She was trying to raise my level of awareness [and] expand my visual vocabulary.”
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How Jesse Dittmar launched his portrait photography career
All photos © Jesse Dittmar
FROM ASSISTANT TO PHOTOGRAPHER:
By David Walker
hotographer Jesse Dittmar’s career took off last year after an assignment to photograph actress and musician Idina Menzel for The Washington Post. Suddenly he was getting calls to shoot celebrities for Rolling Stone, the Village Voice and The Hollywood Reporter, among other magazines. He has since landed advertising jobs, too. What seemed like sudden success, though, was the culmination of a long, sustained effort to launch
his career. He’d worked for five years as an assistant, building his portfolio all the while with test shoots. Once he stopped assisting, he spent more than a year trying to meet as many photo editors as he could, and taking any small job that came his way. “I had 50 to 100 meetings with people before I got the Post job,” he says. Every job he’s landed so far has resulted directly or indirectly from those meetings. “Word of mouth is the most important thing,” he says. “That, combined with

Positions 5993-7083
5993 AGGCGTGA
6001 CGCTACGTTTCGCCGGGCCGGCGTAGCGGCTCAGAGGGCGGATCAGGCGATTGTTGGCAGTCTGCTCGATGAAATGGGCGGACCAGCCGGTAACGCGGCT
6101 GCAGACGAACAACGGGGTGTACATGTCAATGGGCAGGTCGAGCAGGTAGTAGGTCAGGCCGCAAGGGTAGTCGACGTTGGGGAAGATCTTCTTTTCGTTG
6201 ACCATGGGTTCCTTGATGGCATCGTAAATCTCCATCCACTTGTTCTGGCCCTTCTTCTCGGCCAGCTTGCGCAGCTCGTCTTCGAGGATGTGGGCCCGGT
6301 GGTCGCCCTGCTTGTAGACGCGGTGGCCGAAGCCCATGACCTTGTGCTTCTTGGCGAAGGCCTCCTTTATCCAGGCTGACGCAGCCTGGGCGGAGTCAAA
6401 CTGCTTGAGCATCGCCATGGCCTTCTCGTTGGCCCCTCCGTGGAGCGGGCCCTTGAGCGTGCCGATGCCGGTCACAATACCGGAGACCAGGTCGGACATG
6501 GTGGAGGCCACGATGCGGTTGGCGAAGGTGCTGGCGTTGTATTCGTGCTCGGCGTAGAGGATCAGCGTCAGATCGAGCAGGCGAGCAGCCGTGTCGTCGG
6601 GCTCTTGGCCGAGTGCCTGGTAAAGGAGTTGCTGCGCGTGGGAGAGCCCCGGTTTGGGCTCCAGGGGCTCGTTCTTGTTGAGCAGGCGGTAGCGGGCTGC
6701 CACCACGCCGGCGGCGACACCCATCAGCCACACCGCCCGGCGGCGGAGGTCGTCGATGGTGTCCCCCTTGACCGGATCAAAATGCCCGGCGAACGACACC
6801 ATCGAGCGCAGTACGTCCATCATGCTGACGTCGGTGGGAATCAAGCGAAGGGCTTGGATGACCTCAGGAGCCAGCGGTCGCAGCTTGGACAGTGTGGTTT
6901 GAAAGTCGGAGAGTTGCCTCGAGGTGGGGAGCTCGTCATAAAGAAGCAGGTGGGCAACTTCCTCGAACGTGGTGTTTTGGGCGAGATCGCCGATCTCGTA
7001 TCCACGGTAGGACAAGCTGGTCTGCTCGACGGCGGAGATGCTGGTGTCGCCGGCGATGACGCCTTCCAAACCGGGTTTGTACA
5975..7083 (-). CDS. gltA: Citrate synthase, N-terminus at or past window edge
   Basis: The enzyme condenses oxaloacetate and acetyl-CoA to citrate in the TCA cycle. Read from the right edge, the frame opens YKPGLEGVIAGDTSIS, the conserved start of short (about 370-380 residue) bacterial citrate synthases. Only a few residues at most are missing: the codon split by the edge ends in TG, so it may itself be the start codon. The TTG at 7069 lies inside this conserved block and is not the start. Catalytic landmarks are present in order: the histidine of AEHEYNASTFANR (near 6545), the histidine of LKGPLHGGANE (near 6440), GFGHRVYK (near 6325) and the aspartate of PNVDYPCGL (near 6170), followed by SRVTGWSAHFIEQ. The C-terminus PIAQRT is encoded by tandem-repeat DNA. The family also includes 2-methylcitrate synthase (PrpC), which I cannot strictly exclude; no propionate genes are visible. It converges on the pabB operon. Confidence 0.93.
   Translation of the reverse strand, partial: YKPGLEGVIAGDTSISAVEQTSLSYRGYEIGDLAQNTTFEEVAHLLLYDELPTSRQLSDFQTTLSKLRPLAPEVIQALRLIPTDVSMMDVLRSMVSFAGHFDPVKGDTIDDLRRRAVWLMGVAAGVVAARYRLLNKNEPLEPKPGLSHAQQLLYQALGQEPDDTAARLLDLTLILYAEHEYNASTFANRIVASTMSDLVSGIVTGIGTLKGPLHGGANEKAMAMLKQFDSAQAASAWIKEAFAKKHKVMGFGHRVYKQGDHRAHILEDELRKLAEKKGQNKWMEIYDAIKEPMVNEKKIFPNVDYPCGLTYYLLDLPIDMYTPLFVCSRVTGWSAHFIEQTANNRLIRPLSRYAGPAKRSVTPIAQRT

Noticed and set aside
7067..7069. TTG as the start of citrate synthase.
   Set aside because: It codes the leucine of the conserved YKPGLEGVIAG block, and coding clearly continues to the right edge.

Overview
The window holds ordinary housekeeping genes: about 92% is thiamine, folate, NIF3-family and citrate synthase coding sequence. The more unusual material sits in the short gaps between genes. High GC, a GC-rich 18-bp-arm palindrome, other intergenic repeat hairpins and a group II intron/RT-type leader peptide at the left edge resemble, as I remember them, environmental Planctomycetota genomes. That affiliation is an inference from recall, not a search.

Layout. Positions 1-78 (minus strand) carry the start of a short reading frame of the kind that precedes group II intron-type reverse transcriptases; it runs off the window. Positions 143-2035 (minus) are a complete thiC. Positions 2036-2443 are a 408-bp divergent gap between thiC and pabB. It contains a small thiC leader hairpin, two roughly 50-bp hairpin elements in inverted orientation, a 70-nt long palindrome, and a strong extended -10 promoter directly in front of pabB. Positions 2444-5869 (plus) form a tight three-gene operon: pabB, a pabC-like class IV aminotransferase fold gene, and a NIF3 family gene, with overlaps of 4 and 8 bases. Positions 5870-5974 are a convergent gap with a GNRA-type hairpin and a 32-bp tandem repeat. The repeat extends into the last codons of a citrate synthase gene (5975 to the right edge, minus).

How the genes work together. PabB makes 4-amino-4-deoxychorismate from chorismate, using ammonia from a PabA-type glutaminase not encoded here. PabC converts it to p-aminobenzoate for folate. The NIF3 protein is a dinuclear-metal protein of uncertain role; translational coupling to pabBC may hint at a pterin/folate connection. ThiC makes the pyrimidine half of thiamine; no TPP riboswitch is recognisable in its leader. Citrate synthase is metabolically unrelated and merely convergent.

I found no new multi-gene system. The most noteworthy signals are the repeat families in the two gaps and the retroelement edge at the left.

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If I have time, I’ll shoot it. That’s how I got [the client] Wheels Up.” shooting as much as possible so I can meet people.” Dittmar started assisting right out of college. He freelanced for three years, then spent two years as a full-time assistant for Ben Baker. “As a freelancer, you get to see how different photographers do things, how they solve problems, what kind of lighting they use, [and] how they interact with people. Working with Ben, it was valuable to see the process every step of the way.” From Baker, Dittmar learned how to handle big celebrity shoots. “Ben is a master of getting as many setups as he can in very little time,” Dittmar says, recounting the seven setups Baker managed to pull off in a 20-minute session with Michelle Obama at the White House. In his spare time, Dittmar did test shoots. “My goal was not to be an assistant. It was to be a photographer,” he says. About two years ago, he reached the point where he wasn’t learning any more as an assistant. He started showing his portfolio around to potential clients, and decided to quit assisting altogether in late 2012 when he was forced to choose between an assisting job and a small assignment. “I wanted photo editors and art buyers to think of me as a photographer, not an assistant,” he says. Dittmar credits a college friend, Jacqueline Bovaird of LL Reps, with helping him get his career as a photographer started. “She would push me: ‘Go to photography events, go meet people, go talk to them.’ That got me off my ass to go to meetings [with potential clients],” Dittmar says. Those meetings started paying off slowly with small assignments. For instance, he showed his portfolio to BlackBook magazine, which doesn’t pay fees, but takes chances on new talent. Dittmar hit it off with the photo editor because he had pictures in his portfolio of several Brooklyn-based indie bands that they both liked. Through BlackBook assignments, he ended up meeting a publicist who had dated one of his best friends from high school. As a result of that connection, he got his first assignment shooting actor and B-list celebrity Josh Gad. Those connections happen over and over again “because I don’t sit at home. I’m not some brooding artist